(b) The withdrawal of your license application will not affect any license suspension or revocation proceedings in progress at the time you withdraw your application through the NMLSR.

(7) When will the department consider my loan originator license application to be abandoned? If you do not respond within fifteen days and as directed by the department, your loan originator license application is considered abandoned and you forfeit all fees paid. Failure to provide the requested information will not affect new applications filed after the abandonment. You may reapply by submitting a new application package and new application fee.

(8) What happens if the department denies my application for a loan originator license, and what are my rights if the license is denied? See WAC 208-620-615.

(9) May I transfer, sell, trade, assign, loan, share, or give my loan originator license to someone else? No. A loan originator license authorizes only the individual named on the license to conduct the business at the location listed on the license.

(10) How do I change information on my loan originator license? You must submit an amendment to your license through the NMLSR. You may be charged a fee.

(11) What is an inactive loan originator license? When a licensed loan originator is not sponsored by a licensed or exempt entity, the license is inactive. When a person holds an inactive license, they may not conduct any of the activities of a loan originator, or hold themselves out as a licensed loan originator.

(12) When my loan originator license is inactive, am I subject to the director's enforcement authority? Yes. Your license is granted under specific authority of the director and under certain situations you may be subject to the director's authority even if you are not doing any activity covered by the act.

(13) When my loan originator license is inactive, must I continue to pay annual fees, and complete continuing education for that year? Yes. You must comply with all the annual licensing requirements or you will be unable to renew your inactive loan originator license.

(14) May I originate loans from a web site when my license is inactive? No. You may not originate loans, or engage in any activity that requires a license under the act, while your license is inactive.

(15) How do I activate my loan originator license? The sponsoring company must submit a sponsorship request for your license through the NMLSR. The department will notify you and the sponsoring company if approved.

(16) When may the department issue interim loan originator licenses? To prevent an undue delay, the director may issue interim loan originator licenses with a fixed expiration date. The license applicant must have substantially met the initial licensing requirements, as determined by the director, to receive an interim license.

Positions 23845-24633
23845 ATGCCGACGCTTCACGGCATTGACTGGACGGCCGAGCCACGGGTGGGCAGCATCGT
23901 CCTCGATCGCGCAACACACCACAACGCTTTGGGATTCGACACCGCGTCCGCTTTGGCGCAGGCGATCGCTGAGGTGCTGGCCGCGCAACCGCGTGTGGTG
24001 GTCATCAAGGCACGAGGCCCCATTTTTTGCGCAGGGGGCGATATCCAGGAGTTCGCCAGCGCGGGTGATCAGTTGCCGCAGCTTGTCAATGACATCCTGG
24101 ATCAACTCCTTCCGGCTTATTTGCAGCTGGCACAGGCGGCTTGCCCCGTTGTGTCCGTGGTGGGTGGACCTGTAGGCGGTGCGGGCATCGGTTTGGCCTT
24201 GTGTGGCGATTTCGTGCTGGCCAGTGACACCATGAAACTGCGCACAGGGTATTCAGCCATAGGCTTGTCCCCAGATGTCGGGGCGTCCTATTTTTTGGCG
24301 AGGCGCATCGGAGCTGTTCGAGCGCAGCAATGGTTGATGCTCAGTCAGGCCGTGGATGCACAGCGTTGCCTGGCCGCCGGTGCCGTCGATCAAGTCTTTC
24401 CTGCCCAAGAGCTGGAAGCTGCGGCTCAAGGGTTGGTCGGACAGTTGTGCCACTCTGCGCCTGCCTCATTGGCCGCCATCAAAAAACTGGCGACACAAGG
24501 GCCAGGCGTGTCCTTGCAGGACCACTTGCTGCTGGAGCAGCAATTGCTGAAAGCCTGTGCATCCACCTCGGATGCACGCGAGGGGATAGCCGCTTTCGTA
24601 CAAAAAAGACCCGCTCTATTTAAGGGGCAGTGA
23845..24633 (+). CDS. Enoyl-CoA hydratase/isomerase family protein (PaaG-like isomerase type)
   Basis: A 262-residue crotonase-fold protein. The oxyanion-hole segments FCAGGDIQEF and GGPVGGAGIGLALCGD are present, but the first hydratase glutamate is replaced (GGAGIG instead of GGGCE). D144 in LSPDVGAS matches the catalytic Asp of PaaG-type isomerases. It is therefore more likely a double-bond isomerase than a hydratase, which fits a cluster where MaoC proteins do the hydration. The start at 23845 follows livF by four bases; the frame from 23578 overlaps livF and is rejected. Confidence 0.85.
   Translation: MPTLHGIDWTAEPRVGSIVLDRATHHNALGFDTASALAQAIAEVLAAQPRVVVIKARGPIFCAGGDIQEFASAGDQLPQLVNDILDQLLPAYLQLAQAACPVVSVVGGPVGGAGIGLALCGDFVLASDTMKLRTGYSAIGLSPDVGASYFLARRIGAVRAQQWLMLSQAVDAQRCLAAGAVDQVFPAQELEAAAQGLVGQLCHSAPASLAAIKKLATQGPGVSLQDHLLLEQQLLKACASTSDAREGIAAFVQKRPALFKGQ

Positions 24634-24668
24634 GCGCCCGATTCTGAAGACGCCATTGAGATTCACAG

One example of having substantially met the initial licensing requirements is: Submitting a complete application, paying all application fees, and the department having received and reviewed the results of the applicant's background check.

(17) When does my loan originator license expire? The loan originator license expires annually on December 31st. If the license is an interim license, it may expire in less than one year.

(18) How do I renew my loan originator license?

(a) Before the license expiration date you must renew your license through the NMLSR. Renewal consists of:

(i) Paying the annual assessment fee; and

(ii) Meeting the continuing education requirement.

(b) The renewed license is valid until it expires, or is surrendered, suspended or revoked.

(19) If I let my loan originator license expire, must I apply to get a new license? If you complete all the requirements for renewal before March 1st, you may renew an existing license. However, if you renew your license during this two-month period, in addition to paying the annual assessment on your license, you must pay an additional fifty percent of your annual assessment. See subsection (17) of this section for the license renewal requirements.

During this two-month period, your license is expired and you must not conduct any business under the act that requires a license.

Any renewal requirements received by the department must be evidenced by either a United States Postal Service postmark or department "date received" stamp by March 1st. If you fail to comply with the renewal request requirements you must apply for a new license.